“I’d kill myself,” I blubbered. “I don’t want Rachael to have my body. After what she did to F-fay…that…b-b-bimbo…” I wanted to kill them both, shower them with gasoline and burn them to ashes.

“It’ll be okay, chief.” Michelle wrapped her arm around my shoulders. “I’ll talk to Abram, OK? Tonight, you can have dinner and sleep here.”

She’s worked for him for so long, I thought. Maybe he owes her a few favors.

If Rachael made me go home, I thought, I might hang on to Michelle and scream and resist every inch of the way. I might go quietly, and while Rachael slept, I would slip out my window and hide with another friend. I might kill myself.


Michelle’s living-room couch smelled of stale food and tobacco, but her purple blanket was clean and fresh from the dryer. “Sleep tight, chief.” She kissed my forehead.

“Michelle?” I took her dry, smooth hand.


“If you enslave me, will you make me — I mean Unwill — like Unfay?”

“What do you mean?”

“Dress him funny. Make him talk like you’re some kind of queen. Make him say bad things about me.”

“What do you want Unwill to do?”

“Go to school. Get a real job, like Unleon. Something he’s good at.”

“If Abram lets me enslave you, then that’s what I’ll make Unwill do.” She kissed me again. “I promise.”

“Cross your heart?”

With her free hand, she made an X over her heart. “Cross my heart, hope to die, stick a needle in my eye.”

I let her go and closed my eyes.


But I couldn’t sleep. The more I thought about our conversation, the less secure I felt. How successfully could Michelle keep my own stepmother away from me? If she did enslave me, how could I trust her to keep her promise? If she got a slave — or got a boyfriend after enslaving me — how would that change her? I didn’t really know Michelle. My twin sister knew me, and trusted me, and it did her no good; I shouldn’t trust anyone else in the world to look after my body.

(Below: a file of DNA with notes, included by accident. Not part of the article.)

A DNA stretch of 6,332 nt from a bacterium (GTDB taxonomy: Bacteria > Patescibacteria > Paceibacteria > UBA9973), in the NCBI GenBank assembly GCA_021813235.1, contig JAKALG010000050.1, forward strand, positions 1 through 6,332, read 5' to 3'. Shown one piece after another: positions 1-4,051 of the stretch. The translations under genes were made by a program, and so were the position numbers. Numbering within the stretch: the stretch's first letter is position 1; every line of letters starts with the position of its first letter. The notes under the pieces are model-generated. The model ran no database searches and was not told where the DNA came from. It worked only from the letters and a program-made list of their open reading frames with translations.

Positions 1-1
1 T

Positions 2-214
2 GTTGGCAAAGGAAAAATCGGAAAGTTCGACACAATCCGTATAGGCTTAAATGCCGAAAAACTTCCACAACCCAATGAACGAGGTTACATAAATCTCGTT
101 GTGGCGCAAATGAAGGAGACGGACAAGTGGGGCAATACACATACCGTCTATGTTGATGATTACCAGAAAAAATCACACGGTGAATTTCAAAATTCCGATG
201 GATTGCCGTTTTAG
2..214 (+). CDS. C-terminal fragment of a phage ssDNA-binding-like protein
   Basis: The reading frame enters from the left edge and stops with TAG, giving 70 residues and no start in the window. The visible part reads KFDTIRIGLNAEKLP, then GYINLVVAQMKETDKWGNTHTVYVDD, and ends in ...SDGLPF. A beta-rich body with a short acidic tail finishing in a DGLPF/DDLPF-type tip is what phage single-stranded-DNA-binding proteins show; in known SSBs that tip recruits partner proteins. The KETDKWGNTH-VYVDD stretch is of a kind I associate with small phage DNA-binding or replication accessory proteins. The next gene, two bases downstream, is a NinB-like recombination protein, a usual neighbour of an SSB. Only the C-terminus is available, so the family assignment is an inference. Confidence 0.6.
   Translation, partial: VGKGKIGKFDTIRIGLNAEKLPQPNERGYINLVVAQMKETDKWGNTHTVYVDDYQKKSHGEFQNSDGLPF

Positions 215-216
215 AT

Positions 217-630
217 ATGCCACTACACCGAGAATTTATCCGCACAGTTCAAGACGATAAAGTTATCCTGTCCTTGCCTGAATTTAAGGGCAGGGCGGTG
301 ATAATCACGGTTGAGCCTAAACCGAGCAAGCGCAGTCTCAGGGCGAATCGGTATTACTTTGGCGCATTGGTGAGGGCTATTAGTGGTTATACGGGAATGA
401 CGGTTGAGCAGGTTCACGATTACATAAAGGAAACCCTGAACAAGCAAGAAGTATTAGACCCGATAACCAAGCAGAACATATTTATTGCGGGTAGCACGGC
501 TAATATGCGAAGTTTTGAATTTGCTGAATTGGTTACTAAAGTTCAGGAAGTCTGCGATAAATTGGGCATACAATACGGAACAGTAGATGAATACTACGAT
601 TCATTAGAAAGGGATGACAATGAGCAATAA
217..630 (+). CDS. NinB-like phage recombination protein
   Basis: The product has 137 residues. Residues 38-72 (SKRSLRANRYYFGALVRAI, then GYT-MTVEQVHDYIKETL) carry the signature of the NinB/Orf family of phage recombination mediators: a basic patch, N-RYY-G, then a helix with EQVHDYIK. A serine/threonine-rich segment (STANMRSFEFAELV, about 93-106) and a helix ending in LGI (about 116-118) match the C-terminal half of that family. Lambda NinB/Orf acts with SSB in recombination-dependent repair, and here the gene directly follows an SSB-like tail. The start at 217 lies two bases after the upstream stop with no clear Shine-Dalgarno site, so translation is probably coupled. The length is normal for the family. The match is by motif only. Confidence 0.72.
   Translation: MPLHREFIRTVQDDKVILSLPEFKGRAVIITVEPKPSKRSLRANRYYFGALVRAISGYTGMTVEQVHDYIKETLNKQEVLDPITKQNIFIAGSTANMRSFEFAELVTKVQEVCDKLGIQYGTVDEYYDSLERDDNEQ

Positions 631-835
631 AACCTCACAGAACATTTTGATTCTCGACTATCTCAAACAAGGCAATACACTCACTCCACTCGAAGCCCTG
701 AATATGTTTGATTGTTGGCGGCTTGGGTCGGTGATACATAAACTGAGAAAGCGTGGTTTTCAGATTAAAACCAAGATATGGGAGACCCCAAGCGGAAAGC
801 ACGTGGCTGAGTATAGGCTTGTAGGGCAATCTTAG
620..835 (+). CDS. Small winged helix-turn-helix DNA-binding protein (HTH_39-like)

After fumbling in the drawers of Michelle’s desk, brushing aside all kinds of folded papers, I found a rubber band. She probably has some plastic bags in the kitchen, I thought.


I must have spent five minutes going through Michelle’s kitchen, looking for a grocery bag. As I searched, I felt the rubber band around my wrist, pulling on my body hairs. The kitchen smelled of grease and cigarette smoke. When I found the bag — on a hook on the closet door, near the recycling bin — the feel and the sound of the plastic make me feel strong, as strong as Fay had been, before she became enslaved.

It was 3:00 in the morning. I would have to go to sleep eventually. On waking up, I might remain William Berkman honor student at Winter Hill Middle School. Or I might become Michelle Unwilliam Proudhom, the slave of Michelle Proudhon. Or I could choose to not wake up at all.


2 Responses to “Very Truly Yours, Part 4 (conclusion) by Seth Gordon”

  1. on 01 Mar 2009 at 11:30 pm SF Signal

    More Free Fiction For Your Enjoyment…

    Free Fiction [courtesy of QuasarDragon]@Beneath Ceaseless Skies:”Preservation” by Jonathan Wood.”Silk and Shadow” by Tony Pi.@Clarkesworld:”Herding Vegetable Sheep” by Ekaterina Sedia.”The Loyalty of Birds” by Rachel Sobel.@Afterburn SF: “Ene…

  2. […] A short story of mine, “Very Truly Yours”, has been published in the (semi-pro) webzine Polu Texni. Seven thousand words is apparently a bit long for the Web, so they broke it into four parts: I II III IV. […]

Trackback this Post | Feed on comments to this Post

Leave a Reply

You must be logged in to post a comment.